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Post-pandemic EU recovery - speech by Klaus Regling

Speeches
ESM
Online
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Klaus Regling, ESM Managing Director
“Post-pandemic EU recovery”
Portorož Business Conference
Online, 12 October 2021

(Please check against delivery)

 

Good afternoon, 

Last week, I travelled to Slovenia to speak at the Bled Strategic Forum, and I also took part in the informal Eurogroup and ECOFIN meetings in Brdo. It’s a pleasure to speak (virtually) in Slovenia again.

Economic activity is picking up

After nearly two years, the pandemic continues to cause hardship around the world. However, while new variants of the virus cause continued uncertainty, containment measures have improved the health situation and helped opening up economies. With rising vaccination rates, the number of new infections has subsided considerably compared to previous peaks and economic activity has picked up.

The revival of economic activity in Europe has also been possible thanks to the comprehensive policy responses to the pandemic, both at the EU and national levels. Hence, the euro area economy is forecast to grow by 4.8% this year and by 4.5% in 2022.  

However, to sustain the growth momentum, much will depend on a smooth transition from short-term emergency support measures to long-term support, in particular under the Next Generation EU programme (NGEU).
 

Significance of NGEU for economic recovery

This €750 billion recovery fund was designed make economic growth as lasting and as sustainable as possible, and to improve the resilience of the EU economy to future shocks. The most important component of NGEU is the Recovery and Resilience Facility (RRF), which will make available €385 billion in loans and €338 billion in grants to EU Member States. To benefit from these funds, Member States have to submit Recovery and Resilience Plans to the European Commission. Each plan sets out the reforms and investments to be implemented by the end of 2026.

Slovenia’s recovery and resilience plan was positively assessed by the European Commission in July. This step paves the way for the EU to disburse €1.8 billion in grants and €705 million in loans to Slovenia.

In all Member States, the RRF targets mostly the supply-side of the economy and aims to improve long-term growth with a combination of investments and reforms. That is why EU countries committed to allocate more than half of the RFF resources to green and innovative investments and reforms, which will lead to more sustainable growth. The distribution of funds will be concentrated on the most affected areas of the EU. This not only represents an unprecedented degree of solidarity in the EU; it also fosters convergence across Member States, which protects the single market and the monetary union.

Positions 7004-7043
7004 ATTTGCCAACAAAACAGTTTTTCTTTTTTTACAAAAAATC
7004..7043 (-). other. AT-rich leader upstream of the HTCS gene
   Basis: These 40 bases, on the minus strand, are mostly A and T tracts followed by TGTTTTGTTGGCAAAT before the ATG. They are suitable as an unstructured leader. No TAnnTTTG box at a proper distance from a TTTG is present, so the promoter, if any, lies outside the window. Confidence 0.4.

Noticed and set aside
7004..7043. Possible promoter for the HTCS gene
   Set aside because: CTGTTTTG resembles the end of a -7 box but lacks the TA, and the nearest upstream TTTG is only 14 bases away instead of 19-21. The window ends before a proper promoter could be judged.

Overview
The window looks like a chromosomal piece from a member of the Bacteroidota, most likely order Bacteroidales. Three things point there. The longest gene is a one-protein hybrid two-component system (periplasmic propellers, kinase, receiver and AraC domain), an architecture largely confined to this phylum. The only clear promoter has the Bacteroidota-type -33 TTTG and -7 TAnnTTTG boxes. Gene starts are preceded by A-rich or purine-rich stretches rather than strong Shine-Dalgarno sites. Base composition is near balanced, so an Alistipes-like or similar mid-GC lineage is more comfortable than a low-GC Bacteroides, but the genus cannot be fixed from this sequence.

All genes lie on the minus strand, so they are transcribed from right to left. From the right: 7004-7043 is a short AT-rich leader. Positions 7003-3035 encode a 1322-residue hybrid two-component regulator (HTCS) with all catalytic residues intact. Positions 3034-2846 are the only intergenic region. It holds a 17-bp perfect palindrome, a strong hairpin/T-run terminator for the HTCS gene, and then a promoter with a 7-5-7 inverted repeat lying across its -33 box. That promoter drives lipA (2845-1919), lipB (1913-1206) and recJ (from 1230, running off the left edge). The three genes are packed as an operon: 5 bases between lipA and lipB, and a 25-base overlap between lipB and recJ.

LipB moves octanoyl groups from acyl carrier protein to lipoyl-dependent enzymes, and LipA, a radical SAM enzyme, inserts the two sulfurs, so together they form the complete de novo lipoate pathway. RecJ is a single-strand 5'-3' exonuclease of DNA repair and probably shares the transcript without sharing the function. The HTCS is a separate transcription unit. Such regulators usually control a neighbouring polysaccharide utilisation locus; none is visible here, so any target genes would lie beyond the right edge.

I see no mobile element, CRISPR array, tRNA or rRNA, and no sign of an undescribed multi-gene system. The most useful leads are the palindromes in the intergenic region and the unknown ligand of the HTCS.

While euro area GDP is expected to come close to pre-pandemic levels in 2022, well-implemented reforms will be necessary to boost potential growth. The recovery plans, provided that their implementation is successful, will not only mitigate the uneven consequences of the pandemic in the euro area but could also generate positive supply-side effects over the medium term. To maximise these benefits, many countries need to significantly improve their absorption capacity for funding, which may be challenging.

You may be aware that there has been a debate on whether NGEU can be transformed into a permanent facility. In my view, this is not possible unless we change its legal basis. NGEU was created based on the article 122 of the EU Treaty, which allows for temporary measures if the EU faces “severe difficulties caused by natural disasters or exceptional occurrences beyond its control”.

That said, if a comparable crisis occurred again, one could use the NGEU again as a model, if it turns out to be successful.
 

Strengthening EMU for a more resilient euro area

The pandemic has shown once again that EU countries are stronger when they act together and that further integration will be necessary to strengthen cohesion in the euro area and to make it more resilient.

Following the euro crisis, we have considerably strengthened the architecture of Economic and Monetary Union (EMU). We set up new institutions that increase the effectiveness of crisis prevention and crisis management. I am referring to the Single Supervisory Mechanism, the Single Resolution Mechanism and, of course, also to the European Stability Mechanism (ESM) – the crisis fund for the euro area, the institution that I manage. 

Speaking of the ESM, our shareholders – the 19 euro area member states – have agreed to broaden the institution’s mandate. Once the amended ESM Treaty is ratified by the end of the year, the ESM will act as a common backstop to the Single Resolution Fund (SRF) – which was established by the EU for resolving failing banks. In the event that the SRF’s resources are depleted, the ESM would be able to lend the necessary funds to finance a resolution. The ESM backstop will double the resources for bank resolution (to around €130 billion) and ensure their immediate availability, if and when needed.